Iris and Lark are identical twins. And they’ve always been together, from the very start. They’re stronger together, and even though they are different, they help each other out. That is, until this year, their 5th grade year, when their parents (darn them!) decide that it would be better if Iris and Lark are in two different classes. That shakes both girls to their core, but Iris, who’s nominally our main character, is really having a tough time of it. And things get a lot more complicated when she starts frequenting a strange new antique store in town with an odd owner who says there is magic in the world.

I swear I read a tweet by Anne Ursu (who, if you don’t follow on Twitter, you should!) that this book was about girls and friendships and smashing the patriarchy, and I am totally here for all of that. It’s a seriously good book; the parents create conflict by being good parents (which is incredibly unusual) and by trying to stretch their twins in new ways. And it’s uncomfortable (do I really listen to my kids the way they want to be listened to?) and challenging and amazing and wonderful all at the same time. I adored Iris’s loud strength and courage and prickliness and Lark’s whimsical nature and quiet strength. But what I really loved was the way the girls banded together to overcome the conflict. Seriously. Usually in middle grade fiction, it’s the main character Facing the Challenge and Overcoming (maybe with a little help), but very rarely is it a group of kids who work together and are Awesome. Don’t underestimate the power of kids working together.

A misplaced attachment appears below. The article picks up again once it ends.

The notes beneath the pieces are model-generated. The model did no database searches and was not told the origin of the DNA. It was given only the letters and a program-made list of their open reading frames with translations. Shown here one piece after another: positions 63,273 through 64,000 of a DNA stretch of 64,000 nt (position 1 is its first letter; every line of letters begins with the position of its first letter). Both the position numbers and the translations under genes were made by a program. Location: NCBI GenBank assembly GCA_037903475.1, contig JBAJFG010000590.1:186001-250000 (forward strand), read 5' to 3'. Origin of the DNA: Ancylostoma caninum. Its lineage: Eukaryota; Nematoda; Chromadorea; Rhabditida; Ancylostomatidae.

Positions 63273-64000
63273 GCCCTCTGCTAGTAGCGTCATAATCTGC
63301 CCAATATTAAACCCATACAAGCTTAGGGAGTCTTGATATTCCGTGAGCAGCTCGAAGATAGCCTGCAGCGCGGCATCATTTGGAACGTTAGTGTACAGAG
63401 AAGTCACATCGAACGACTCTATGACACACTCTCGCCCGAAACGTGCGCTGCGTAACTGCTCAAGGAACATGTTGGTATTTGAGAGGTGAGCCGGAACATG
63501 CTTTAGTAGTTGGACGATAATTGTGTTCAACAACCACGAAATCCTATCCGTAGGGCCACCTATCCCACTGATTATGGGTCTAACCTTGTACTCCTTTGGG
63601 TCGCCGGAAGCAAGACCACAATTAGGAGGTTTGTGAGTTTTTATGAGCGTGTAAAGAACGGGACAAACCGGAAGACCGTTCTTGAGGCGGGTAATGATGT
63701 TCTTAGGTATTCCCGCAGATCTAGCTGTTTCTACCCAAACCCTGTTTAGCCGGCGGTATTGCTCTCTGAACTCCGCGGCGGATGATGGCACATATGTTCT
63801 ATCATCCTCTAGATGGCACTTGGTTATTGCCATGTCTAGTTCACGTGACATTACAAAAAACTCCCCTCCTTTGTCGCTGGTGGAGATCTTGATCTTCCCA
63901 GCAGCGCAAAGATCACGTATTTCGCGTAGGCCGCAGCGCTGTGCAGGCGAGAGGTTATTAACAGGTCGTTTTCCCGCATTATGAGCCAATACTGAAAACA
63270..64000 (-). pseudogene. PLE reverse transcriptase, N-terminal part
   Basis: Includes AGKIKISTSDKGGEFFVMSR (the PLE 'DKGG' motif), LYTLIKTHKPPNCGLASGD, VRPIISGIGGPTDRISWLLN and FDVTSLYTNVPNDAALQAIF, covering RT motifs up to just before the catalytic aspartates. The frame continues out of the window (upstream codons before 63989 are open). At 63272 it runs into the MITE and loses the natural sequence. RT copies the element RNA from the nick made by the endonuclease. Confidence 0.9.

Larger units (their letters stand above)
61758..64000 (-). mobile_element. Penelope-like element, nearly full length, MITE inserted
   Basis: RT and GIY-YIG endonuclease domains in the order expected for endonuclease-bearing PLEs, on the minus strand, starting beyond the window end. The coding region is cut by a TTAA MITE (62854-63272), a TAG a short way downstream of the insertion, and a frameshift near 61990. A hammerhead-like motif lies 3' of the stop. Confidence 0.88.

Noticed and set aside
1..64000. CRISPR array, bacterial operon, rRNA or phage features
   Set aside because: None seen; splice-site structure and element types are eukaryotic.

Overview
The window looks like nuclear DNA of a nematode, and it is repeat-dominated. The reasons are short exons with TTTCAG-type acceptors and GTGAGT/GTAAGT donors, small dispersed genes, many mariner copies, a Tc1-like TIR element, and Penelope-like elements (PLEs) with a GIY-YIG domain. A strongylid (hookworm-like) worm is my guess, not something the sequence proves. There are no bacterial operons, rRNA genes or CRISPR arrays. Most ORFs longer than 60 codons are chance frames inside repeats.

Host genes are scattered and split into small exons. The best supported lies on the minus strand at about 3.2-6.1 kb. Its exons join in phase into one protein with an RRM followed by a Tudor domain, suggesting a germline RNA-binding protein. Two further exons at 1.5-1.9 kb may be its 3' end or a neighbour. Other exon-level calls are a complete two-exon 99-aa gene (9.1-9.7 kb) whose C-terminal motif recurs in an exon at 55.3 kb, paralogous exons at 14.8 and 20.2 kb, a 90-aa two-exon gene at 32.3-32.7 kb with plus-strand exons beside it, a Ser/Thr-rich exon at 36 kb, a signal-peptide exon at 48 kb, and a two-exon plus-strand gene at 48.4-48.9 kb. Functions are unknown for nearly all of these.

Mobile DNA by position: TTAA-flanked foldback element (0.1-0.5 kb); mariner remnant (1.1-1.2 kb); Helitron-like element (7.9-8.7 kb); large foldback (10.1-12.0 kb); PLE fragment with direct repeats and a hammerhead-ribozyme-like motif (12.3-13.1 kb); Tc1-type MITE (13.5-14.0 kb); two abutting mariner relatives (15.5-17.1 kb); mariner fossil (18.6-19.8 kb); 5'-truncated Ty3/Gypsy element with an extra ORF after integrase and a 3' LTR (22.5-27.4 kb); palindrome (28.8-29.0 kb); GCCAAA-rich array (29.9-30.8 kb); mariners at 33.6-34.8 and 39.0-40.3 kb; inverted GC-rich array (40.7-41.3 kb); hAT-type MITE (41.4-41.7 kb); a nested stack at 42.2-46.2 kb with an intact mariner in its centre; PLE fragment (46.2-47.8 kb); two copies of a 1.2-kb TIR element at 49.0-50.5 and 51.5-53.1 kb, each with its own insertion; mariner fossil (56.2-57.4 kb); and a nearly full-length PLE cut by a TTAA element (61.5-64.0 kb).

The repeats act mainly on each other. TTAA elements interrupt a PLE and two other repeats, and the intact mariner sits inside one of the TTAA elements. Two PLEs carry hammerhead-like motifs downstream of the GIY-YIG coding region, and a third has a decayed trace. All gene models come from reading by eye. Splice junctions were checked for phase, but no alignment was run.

It’s such a fantastic, wonderful, gorgeous middle grade book.

The Poet X

by Elizabeth Acevedo